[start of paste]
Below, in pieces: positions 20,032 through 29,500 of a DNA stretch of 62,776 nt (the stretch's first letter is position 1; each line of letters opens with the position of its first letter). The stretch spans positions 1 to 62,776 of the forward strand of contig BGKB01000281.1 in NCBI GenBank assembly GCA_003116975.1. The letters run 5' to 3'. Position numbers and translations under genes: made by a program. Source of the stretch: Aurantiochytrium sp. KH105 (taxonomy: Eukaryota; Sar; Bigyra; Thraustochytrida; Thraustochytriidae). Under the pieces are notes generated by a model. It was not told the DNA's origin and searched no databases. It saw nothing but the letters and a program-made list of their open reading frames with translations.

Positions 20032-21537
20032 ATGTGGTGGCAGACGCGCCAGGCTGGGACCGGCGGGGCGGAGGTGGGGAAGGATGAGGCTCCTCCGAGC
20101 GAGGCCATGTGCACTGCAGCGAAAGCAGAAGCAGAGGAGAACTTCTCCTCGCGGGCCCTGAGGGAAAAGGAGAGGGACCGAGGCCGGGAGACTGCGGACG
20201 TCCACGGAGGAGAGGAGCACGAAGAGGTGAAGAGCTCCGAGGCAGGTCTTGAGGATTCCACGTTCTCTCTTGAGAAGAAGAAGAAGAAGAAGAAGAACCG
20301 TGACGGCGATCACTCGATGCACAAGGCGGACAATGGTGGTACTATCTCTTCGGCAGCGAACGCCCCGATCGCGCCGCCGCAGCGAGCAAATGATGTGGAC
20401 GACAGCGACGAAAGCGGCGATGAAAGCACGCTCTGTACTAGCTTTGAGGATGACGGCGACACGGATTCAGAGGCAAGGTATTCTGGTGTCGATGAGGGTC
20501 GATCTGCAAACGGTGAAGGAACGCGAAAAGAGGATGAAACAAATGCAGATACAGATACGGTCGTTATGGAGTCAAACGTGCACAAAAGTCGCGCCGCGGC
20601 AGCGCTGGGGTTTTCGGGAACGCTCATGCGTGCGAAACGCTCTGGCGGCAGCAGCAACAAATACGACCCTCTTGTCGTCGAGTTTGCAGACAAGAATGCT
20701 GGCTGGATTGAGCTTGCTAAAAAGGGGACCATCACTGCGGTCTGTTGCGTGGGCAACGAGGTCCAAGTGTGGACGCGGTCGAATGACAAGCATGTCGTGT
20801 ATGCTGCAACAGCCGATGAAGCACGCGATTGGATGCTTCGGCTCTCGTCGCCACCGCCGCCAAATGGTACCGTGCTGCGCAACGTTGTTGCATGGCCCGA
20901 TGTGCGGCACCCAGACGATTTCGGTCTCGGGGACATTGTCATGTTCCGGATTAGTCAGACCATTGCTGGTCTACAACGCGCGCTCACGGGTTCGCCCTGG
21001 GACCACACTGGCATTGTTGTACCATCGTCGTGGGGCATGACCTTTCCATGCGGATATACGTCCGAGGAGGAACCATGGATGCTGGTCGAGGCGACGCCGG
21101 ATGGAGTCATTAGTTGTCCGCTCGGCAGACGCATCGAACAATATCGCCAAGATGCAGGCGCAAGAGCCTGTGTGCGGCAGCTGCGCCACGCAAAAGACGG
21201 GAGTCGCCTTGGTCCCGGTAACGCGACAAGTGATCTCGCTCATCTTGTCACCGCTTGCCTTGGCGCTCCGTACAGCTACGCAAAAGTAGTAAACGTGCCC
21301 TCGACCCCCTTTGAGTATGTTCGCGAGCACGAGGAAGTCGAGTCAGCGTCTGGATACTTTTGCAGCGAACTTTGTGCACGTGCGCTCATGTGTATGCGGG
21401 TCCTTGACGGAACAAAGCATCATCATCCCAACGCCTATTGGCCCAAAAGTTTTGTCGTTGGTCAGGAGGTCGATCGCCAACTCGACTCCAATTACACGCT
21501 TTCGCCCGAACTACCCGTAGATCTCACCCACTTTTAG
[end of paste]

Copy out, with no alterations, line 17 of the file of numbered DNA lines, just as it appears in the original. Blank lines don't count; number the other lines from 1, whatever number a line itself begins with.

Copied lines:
21401 TCCTTGACGGAACAAAGCATCATCATCCCAACGCCTATTGGCCCAAAAGTTTTGTCGTTGGTCAGGAGGTCGATCGCCAACTCGACTCCAATTACACGCT